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Ramen

 Ramen

 

 

 

 

 

 

 

 

Ramen is a noodle soup with various toppings. Ramen is one of the many popular dishes that were originally introduced from China but have become completely Japanized over time, and become one of the most popular dishes in Japan in recent decades. Ramen restaurant can be found in virtually every corner of the country and produce countless regional variations of this common noodle dish.

Ramen are typically categorized according to their soup base, although variations that combine the different bases are not uncommon. The main types of soup are:

 

Shoyu (Soy Sauce) Shoyu ramen soup is a clear, brown broth flavored with soy sauce (shoyu). The soup is usually made of chicken broth but often contains other meats such as pork, beef or fish depending on the region. Shoyu ramen is the most common type of ramen and is usually what is served when the menu does not specify a specific type of soup.

 

Shio (Salt) Shio ramen soup is a light, clear broth seasoned with salt. It is typically made from chicken broth, but may also be flavored with other meats such as pork.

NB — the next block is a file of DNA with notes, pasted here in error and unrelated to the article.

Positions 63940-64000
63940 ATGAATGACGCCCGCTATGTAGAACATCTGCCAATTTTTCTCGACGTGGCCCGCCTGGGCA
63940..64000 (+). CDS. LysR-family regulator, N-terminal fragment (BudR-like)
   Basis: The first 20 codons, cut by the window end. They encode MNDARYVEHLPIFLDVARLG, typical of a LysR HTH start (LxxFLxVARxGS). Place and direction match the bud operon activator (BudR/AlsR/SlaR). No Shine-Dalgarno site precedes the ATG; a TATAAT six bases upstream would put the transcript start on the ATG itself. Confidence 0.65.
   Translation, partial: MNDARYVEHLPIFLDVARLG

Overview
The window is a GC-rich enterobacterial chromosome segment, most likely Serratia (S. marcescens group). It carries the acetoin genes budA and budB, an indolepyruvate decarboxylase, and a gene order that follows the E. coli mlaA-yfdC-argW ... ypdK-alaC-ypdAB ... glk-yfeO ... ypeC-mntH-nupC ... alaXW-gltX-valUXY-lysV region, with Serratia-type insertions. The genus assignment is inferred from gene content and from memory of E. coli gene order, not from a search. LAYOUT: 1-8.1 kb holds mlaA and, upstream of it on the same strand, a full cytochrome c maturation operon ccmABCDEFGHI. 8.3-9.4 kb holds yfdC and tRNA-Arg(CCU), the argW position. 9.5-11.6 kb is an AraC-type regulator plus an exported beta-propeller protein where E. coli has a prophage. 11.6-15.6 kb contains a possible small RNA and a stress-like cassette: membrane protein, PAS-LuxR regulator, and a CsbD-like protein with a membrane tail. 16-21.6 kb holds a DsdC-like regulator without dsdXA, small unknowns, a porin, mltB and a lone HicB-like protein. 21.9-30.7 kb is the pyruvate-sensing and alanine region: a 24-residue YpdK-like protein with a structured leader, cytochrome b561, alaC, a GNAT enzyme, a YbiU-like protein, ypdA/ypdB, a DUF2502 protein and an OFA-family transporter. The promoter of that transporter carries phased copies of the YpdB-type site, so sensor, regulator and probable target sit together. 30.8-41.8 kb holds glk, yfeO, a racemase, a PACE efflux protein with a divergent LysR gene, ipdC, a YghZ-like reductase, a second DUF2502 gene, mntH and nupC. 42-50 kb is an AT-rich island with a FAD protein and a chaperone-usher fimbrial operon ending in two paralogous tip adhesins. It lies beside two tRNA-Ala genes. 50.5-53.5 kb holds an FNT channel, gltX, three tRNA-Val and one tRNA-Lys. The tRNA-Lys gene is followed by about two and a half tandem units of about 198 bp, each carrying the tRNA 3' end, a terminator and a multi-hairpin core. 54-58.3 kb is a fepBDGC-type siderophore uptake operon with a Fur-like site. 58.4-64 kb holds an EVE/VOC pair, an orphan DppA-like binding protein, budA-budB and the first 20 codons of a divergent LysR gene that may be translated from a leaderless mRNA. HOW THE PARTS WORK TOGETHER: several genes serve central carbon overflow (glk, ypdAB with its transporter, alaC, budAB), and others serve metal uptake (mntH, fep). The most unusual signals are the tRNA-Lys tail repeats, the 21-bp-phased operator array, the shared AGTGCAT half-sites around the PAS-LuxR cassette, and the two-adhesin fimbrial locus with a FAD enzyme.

Miso (Soybean Paste) Miso ramen soup is flavored with soybean paste (miso), resulting in a thick, brown soup with a rich, complex flavor. The style originated in Hokkaido where the long cold winters spurred the need for a heartier type of ramen soup, but it has spread to the point where it can be found pretty much anywhere in Japan.

 

Tonkotsu (Pork Bone) Particularly popular around Kyushu, tonkotsu ramen is made of pork bones which have been boiled down until they dissolve into a cloudy white broth. The thick, creamy soup is also often flavored with chicken broth and pork fat.

 

Written in cooperation with japan-guide.com.